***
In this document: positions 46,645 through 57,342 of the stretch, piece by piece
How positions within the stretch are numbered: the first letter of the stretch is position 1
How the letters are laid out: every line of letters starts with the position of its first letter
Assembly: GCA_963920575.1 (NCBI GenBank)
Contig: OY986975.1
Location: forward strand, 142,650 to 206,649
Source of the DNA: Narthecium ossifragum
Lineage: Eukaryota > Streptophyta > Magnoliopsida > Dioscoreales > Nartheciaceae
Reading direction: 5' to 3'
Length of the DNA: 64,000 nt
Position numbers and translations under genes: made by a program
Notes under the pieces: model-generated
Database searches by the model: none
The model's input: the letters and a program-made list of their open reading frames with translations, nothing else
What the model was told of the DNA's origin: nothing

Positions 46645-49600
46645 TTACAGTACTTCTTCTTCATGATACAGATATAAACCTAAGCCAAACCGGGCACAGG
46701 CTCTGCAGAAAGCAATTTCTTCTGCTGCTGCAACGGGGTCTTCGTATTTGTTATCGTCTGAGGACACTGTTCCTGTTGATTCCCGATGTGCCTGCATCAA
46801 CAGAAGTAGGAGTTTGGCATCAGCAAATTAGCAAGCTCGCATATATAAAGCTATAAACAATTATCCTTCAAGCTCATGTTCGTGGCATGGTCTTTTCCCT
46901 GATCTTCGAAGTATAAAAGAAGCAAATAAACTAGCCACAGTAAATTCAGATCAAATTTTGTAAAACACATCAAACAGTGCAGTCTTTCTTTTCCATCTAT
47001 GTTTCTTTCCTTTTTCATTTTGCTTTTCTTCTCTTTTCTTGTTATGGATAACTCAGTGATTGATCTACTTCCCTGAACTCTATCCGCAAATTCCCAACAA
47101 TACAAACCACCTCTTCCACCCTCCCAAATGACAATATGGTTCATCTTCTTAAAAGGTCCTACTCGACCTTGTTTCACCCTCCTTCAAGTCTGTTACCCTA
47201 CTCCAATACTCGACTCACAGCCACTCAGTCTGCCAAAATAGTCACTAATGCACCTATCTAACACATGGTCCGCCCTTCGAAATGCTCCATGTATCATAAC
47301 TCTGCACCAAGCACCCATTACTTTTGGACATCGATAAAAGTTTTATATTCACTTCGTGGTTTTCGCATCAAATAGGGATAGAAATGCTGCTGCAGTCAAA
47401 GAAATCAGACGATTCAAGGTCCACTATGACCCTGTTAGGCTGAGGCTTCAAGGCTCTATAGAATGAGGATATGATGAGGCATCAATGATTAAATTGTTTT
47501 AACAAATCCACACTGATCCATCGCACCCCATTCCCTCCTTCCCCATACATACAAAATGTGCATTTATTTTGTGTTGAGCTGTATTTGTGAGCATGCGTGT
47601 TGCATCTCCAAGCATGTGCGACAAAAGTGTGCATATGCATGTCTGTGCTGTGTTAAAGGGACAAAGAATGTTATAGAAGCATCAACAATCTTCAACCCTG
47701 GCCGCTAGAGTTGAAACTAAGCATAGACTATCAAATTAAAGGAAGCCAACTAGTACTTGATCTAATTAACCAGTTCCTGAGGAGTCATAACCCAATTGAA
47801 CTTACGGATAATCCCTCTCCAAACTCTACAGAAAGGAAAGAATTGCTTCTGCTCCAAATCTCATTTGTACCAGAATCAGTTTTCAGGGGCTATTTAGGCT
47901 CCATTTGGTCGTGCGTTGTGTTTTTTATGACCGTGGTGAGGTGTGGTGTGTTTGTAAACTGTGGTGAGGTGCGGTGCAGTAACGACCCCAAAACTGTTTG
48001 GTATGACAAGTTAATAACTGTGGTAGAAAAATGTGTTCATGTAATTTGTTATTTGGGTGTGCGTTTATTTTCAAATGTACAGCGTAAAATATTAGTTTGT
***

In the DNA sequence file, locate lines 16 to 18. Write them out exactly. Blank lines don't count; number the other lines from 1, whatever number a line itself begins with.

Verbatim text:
Positions 46645-49600
46645 TTACAGTACTTCTTCTTCATGATACAGATATAAACCTAAGCCAAACCGGGCACAGG
46701 CTCTGCAGAAAGCAATTTCTTCTGCTGCTGCAACGGGGTCTTCGTATTTGTTATCGTCTGAGGACACTGTTCCTGTTGATTCCCGATGTGCCTGCATCAA